Minority owners, in my opinion, kind of add extra sauce and extra energy to our ownership group. The majority owners get the chance to make the final decision because they have the most stock and shares of the team but minority owners add energy, they add relationships. When I first came aboard the Lerner group and we were vying to buy the team from Major League Baseball, they told me I could be as involved or uninvolved as I wanted to be. Originally, when we bought the team from Major League Baseball, I was General Manager of a TV channel and President of a production company called BET (Black Entertainment Television). I traveled 40-42 weeks out of the year so I didn’t have a lot of time to put into the baseball group but I contributed to different components of the operation, helping vendors come into the park and then also forming relationships with City Hall and politicians. Outside of baseball, you may know that I am Chairman of The Congressional Award Foundation, so I have built a lot of relationships with members of Congress. I would say adding my relationships, my ideas, my energy, and my input was what I brought to the ownership team. I think that through these partnerships, even though you have a majority owner, everybody has a chance to give input. And fortunately, my partners [the Lerner family] value our input.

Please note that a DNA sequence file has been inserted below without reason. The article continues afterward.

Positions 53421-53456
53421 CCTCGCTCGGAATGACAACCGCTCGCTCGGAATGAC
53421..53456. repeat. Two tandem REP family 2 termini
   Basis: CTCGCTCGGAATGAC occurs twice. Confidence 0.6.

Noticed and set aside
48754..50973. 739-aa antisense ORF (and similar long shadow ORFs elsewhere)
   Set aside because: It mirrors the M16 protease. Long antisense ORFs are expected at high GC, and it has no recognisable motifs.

What would you say your favorite part about owning the Nationals is?
Probably living out something that I couldn’t even dream of in my childhood. I am living a dream. I love being able to interface with the Washington, D.C. metropolitan community. I have built a lot of friendships and relationships over the years because of my participation in baseball, so it’s given me a lot of opportunities in other fields.